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Expanded Timeline: Events of the Loyalty Oath Controversy and Historical Background

 

Introduction

1940-1948

1949
January-February
March-April
May-June
July-August
September-October
November-December

1950
January-February
March-April
May-June
July-August
September-October
November-December

1951-1956

 

May-June 1949


May 9
The University’s Faculty Bulletin is mailed out, including a statement that "acceptance letters" for 1949-50 appointments to the faculty will contain a new oath which must be signed before faculty can receive their salaries.

The notice, signed by Robert M. Underhill, Secretary of the Regents, reads:

"The Regents of the University have directed me to include in acceptance letters when 1949-50 appointments are made an oath of allegiance in the form to be set forth therein, and that all faculty and employees must take the oath as part of the acceptance. This procedure is about to go into effect for new appointees for the remainder of this fiscal year, but persons taking the oath of allegiance now will not be required to do so again on next annual appointments. Salary checks cannot be released until acceptance letters have been returned to this office properly signed before a Notary Public."

This is the first notice many faculty have seen of the new policy; the information comes at the end of the semester, and does not include the text of the new oath. The Bulletin was originally scheduled to go out as much as two weeks earlier, but printing problems delay its release. The delay causes much suspicion among the faculty that the late notice was purposely timed to take place at the end of the semester.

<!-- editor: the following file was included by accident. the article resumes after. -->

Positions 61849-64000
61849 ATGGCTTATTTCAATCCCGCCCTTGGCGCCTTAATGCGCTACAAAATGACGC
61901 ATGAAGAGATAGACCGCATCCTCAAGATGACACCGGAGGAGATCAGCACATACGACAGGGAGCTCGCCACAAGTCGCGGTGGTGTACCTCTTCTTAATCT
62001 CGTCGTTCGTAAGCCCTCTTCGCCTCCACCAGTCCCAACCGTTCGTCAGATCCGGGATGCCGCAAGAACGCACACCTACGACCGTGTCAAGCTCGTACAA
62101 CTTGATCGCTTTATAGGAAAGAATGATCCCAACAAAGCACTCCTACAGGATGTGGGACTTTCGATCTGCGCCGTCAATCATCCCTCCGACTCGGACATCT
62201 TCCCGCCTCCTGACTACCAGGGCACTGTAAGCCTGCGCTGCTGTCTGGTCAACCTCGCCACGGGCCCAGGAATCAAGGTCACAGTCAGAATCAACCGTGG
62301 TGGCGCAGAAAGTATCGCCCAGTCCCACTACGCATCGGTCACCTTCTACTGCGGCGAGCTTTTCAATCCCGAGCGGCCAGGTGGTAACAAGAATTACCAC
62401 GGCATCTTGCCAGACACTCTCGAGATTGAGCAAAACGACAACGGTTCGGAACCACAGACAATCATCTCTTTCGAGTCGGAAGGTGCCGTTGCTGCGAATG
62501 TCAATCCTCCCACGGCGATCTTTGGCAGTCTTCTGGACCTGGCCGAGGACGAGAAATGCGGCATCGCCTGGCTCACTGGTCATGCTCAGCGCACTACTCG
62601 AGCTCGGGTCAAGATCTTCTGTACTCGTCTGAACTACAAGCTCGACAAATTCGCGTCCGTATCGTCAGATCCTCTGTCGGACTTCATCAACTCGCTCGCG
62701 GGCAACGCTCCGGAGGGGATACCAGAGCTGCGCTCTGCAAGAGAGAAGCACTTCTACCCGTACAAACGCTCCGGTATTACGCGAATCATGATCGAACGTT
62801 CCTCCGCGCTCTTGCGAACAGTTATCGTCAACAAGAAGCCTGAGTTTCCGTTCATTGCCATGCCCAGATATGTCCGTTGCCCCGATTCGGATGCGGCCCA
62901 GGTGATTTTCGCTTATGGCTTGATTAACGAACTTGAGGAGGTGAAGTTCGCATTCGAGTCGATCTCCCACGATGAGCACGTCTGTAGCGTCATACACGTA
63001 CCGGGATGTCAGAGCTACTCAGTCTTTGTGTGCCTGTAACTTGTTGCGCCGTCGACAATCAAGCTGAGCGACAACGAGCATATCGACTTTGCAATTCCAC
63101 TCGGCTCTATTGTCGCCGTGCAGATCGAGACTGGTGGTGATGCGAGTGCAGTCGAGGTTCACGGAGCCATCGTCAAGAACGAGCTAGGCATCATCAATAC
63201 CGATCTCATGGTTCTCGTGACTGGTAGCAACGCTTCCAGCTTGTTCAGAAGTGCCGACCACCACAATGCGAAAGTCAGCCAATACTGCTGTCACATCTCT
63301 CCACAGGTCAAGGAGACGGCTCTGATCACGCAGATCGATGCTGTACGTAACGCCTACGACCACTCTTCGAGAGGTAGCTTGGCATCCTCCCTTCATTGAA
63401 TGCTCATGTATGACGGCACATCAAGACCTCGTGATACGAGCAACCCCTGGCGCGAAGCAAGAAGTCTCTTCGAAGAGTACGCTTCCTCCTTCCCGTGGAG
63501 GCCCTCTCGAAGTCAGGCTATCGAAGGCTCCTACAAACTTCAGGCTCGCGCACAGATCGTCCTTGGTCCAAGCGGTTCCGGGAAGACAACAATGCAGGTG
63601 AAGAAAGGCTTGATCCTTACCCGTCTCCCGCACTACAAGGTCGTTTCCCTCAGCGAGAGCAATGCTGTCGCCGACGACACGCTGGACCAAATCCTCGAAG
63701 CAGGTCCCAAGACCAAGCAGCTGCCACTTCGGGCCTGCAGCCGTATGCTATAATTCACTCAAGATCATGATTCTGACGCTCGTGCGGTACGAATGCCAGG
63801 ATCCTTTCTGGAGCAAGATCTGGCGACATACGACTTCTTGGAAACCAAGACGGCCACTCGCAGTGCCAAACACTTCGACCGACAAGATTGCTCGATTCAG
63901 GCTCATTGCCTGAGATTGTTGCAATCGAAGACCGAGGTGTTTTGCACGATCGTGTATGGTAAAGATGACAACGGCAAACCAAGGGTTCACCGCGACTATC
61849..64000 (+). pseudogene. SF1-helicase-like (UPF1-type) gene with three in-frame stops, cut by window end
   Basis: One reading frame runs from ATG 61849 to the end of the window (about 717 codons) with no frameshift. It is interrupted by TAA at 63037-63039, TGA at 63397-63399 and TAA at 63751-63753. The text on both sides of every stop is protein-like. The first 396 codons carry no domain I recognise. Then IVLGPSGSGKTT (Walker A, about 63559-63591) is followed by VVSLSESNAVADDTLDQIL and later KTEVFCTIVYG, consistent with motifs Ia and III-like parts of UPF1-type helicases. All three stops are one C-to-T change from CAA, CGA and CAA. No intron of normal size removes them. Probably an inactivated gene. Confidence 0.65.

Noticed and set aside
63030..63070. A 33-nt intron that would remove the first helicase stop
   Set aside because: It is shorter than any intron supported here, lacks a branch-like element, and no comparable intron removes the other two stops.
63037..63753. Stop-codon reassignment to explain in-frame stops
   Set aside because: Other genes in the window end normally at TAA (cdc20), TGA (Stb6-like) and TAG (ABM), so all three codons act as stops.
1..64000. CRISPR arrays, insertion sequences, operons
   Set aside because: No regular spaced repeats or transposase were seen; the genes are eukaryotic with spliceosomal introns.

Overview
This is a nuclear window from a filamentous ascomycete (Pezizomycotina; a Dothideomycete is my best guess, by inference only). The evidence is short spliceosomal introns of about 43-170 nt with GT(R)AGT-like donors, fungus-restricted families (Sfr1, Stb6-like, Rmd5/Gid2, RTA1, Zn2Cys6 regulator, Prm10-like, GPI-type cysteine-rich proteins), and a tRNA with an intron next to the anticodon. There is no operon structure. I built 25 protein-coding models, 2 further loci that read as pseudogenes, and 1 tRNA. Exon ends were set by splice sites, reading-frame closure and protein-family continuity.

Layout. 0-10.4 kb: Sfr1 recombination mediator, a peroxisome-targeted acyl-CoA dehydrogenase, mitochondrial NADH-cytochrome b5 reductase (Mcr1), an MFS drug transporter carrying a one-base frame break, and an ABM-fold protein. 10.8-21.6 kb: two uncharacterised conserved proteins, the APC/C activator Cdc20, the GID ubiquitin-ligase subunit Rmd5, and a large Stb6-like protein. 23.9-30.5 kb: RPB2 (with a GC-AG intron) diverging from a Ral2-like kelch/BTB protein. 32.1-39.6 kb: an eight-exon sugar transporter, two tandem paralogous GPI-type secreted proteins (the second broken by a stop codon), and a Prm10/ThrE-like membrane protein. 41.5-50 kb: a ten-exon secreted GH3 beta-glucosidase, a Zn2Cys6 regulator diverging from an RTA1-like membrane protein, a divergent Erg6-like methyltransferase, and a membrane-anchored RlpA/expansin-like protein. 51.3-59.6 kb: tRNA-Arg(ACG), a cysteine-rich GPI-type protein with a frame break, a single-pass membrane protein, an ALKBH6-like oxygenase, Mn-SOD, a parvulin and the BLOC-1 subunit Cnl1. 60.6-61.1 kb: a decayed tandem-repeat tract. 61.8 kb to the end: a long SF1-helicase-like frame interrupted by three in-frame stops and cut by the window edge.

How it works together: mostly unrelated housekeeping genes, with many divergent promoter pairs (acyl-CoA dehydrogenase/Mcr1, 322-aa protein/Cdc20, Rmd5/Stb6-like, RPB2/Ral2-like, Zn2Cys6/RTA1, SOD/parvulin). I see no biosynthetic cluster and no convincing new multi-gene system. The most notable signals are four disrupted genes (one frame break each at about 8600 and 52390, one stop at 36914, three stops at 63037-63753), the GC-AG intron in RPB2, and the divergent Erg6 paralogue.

June

Newspapers are full of reports about investigations of alleged Communist activity across the country. The perjury trial of Alger Hiss is underway, security arrangements at the Atomic Energy Commission are being investigated, and the House Un-American Activities Committee is not only holding hearings on alleged "subversion" at Berkeley’s Radiation Laboratory during World War II, but has announced its intention to survey college textbooks, looking for what it regards as subversive or dangerous ideas.

A UC administrator tells the press that "We don’t like the idea of oaths--nobody does. But in the face of the cold-war hysteria we are now experiencing, something had to be done."

June 7
The Northern Section of the Academic State meets and passes a resolution that the oath requirement should be discussed at a special meeting on June 14.

June 11
President Sproul’s office releases the formal text of the oath. It requires a statement that "I do not believe in and am not a member of, nor do I support any party or organization that believes in, advocates, or teaches the overthrow of the United States government by force or violence."

June 14
The Northern Section of the Academic Senate holds a special meeting, drawing a large crowd of faculty. Most of the faculty present agree that they are loyal citizens and are willing to take the required constitutional oath, but many object to the special new oath. They feel it is ambiguous, an undesirable "political test" for faculty, a violation of academic freedom, and an act that implies guilt by association. Professor Ernst Kantorowicz, a renowned medievalist scholar, reads a statement reviewing the history of oaths and "indicating the grave dangers residing in the introduction of a new, enforced oath. . ." He says that throughout history imposed oaths have been dangerous and calls the oath, "a shameful and undignified action...an affront and a violation of both human sovereignty and professional dignity that the Regents of this University have dared to bully the bearer of this (academic) gown into a situation in which--under the pressure of a bewildering economic coercion--he is compelled to give up either his tenure or, together with his freedom of judgment, his human dignity and his responsible sovereignty as a scholar."